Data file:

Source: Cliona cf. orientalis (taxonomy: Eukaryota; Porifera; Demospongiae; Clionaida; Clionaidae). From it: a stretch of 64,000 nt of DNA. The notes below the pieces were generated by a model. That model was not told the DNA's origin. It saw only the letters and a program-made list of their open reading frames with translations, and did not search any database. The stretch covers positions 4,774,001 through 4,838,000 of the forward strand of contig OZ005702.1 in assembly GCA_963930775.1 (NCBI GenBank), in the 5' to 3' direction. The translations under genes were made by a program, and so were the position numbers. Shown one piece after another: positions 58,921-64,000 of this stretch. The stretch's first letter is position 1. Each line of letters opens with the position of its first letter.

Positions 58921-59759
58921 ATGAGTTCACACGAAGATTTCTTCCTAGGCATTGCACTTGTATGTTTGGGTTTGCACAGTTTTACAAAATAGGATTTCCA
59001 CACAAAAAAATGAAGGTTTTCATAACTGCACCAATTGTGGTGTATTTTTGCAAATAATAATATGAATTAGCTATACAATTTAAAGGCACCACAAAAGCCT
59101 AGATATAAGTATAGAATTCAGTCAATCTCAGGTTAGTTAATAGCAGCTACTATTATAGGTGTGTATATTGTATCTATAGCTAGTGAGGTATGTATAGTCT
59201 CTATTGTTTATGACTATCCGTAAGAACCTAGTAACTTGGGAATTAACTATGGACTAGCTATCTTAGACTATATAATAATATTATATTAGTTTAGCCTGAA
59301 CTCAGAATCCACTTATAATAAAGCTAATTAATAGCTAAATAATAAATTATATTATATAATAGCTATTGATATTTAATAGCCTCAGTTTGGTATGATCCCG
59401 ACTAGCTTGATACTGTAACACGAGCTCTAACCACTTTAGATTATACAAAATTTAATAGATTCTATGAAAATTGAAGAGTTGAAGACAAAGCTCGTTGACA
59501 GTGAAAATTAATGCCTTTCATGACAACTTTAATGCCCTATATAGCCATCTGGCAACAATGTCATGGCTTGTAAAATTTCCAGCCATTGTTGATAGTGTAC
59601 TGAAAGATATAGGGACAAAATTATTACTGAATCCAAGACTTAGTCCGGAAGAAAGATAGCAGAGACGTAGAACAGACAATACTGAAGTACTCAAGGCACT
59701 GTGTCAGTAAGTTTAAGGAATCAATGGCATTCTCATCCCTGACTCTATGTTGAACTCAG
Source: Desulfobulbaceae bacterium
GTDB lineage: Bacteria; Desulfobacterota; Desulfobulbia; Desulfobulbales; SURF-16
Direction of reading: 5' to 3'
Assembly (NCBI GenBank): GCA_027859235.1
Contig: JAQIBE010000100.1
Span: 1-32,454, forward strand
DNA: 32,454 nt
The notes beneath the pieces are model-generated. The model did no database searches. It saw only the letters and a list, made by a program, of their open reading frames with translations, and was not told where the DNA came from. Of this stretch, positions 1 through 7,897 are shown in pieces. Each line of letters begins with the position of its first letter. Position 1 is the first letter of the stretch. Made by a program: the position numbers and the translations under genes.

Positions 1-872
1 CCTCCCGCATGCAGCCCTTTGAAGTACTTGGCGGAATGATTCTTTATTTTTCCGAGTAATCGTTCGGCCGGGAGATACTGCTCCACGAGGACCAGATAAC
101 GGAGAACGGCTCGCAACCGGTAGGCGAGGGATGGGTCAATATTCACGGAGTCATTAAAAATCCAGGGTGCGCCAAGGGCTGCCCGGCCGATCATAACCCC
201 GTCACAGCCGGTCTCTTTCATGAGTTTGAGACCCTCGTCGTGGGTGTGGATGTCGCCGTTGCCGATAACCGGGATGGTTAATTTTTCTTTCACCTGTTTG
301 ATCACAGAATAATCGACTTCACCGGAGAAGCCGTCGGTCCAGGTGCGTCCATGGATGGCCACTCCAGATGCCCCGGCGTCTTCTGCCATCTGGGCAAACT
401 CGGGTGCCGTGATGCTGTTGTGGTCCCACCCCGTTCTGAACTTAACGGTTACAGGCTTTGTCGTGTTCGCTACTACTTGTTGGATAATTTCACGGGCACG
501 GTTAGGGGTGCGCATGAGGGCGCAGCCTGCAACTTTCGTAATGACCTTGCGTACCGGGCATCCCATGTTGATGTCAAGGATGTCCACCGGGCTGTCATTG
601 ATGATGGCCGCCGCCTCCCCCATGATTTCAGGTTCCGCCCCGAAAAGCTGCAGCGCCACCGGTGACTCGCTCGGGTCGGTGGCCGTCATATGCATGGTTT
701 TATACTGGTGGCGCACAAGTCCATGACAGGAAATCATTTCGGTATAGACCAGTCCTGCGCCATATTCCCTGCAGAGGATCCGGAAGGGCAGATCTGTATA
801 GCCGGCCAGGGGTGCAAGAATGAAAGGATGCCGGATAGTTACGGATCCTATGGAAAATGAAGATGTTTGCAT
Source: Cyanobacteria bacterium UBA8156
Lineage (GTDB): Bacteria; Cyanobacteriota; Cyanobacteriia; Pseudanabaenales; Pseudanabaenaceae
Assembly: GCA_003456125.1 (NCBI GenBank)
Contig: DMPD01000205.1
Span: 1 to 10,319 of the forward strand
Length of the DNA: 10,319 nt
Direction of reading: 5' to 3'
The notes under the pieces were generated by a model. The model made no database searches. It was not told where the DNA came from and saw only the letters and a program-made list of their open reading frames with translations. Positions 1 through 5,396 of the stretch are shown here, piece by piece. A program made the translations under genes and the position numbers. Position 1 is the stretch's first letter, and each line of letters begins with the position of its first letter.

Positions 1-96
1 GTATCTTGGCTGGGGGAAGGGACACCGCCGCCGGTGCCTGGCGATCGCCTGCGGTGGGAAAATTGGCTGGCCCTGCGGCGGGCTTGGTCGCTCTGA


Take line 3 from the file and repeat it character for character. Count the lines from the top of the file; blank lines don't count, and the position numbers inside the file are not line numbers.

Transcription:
58921 ATGAGTTCACACGAAGATTTCTTCCTAGGCATTGCACTTGTATGTTTGGGTTTGCACAGTTTTACAAAATAGGATTTCCA